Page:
by Jeff Skinner
It wasn’t supposed to be his day. Phil Mickelson started his day five behind leader Lee Westwood. It looked like Westwood was on the verge of finally winning his first major championship. He had a two shot lead and a revitalized putter. But this is why we play the game.
Whether he succumbed to the pressure or his putter just cooled off didn’t matter much. Phil Mickelson had the back nine of a lifetime to claim his first Open Championship with an emotional win that he called “one of the most memorable rounds of golf I ever played.”
The links at Muirfield were filled with the buzz of another Englishman, Ian Poulter making a charge for his own initial major. Poulter’s stellar 67 which included five straight 3’s made him the clubhouse leader at one over par.
But that left a host of players with a good shot at sneaking in at anything under par. Westwood was still alive as was Henrik Stenson. Adam Scott had the lead by two at one point but four bogeys on the back nine killed his chances.
As Poulter watched from the clubhouse Phil was just getting warmed up. He didn’t card his first birdie until the fifth hole and found another at the ninth but a bogey on the tenth started his back nine going in the wrong direction.
Then Phil the Thrill did just that, thrill the thousands of fans that cheered him mightily all week. A birdie at the par three thirteenth got him to even. Then another at fourteen got him to one under and a share of the lead.
Mickelson flashed that ever present smile as he reached the par five seventeenth in two and two putted for another birdie. He was at two under, by himself as the others melted around him.
A great tee ball on eighteen and a better approach left him a makeable birdie putt to close out the field with an exclamation point. True to his dramatic back nine (32) he rolled it in dead center to the cheers of the locals packed in the grandstands.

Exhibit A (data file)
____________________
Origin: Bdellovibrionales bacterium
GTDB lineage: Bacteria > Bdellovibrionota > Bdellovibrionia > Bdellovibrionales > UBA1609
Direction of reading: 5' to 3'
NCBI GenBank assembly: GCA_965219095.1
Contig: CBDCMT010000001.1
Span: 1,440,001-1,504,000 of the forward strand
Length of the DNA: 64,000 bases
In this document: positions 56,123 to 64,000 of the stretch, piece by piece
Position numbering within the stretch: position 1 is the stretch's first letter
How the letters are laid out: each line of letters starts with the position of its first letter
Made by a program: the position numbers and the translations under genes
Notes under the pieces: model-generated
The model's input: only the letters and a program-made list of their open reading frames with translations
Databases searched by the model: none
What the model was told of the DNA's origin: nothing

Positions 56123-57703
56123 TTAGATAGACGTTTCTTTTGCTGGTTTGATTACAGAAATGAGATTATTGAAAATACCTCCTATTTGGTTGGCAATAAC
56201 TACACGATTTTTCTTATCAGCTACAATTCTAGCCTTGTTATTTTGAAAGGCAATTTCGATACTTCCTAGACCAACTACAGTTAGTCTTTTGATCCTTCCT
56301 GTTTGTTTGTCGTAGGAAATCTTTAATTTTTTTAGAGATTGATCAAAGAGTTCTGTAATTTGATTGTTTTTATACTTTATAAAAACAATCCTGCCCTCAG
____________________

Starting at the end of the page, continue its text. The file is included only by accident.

With that putt he knew there was no chance of being caught. He knew he had won the Open. His arms raised in victory and maybe a bit of relief and a tearful hug from his man Bones left a smiling Mickelson to find his wife and children behind the green.
It’s a scene that was unthinkable before this season. Phil never seemed to get it right at the Open. This major calls for some restraint and cautiously, calculated shots, neither of which were ever Phil’s strong points.
But he went into last week’s Scottish Open with a new plan, a plan that had him hitting shots with a hint of restraint and caution. It worked well as he won his first ever tournament on a links course. Coming into the Open he was on a high but winning back to back links tournaments seemed almost out of the realm of possibilities. But that is what makes Phil…Phil.
As Phil tried to recover from the devastating sixth second place finish at the U.S. Open only Phil and maybe his diehard fans thought he ever had a chance at the Open. But after his win at the Scottish Open the belief grew not just with his fans but with Mickelson himself.
This week he proved that an old dog can learn new tricks. He’s learned the secret of links golf. What he called his “hate/love” relationship with links golf is definitely more love than ever today.
Today he earns the third leg of the career Grand Slam with only the slippery U.S. Open escaping his grasp. But after today’s performance he has to be even more determined to claim that one.
He’s Phil Mickelson, the Champion Golfer of the Year. It doesn’t get much better than that.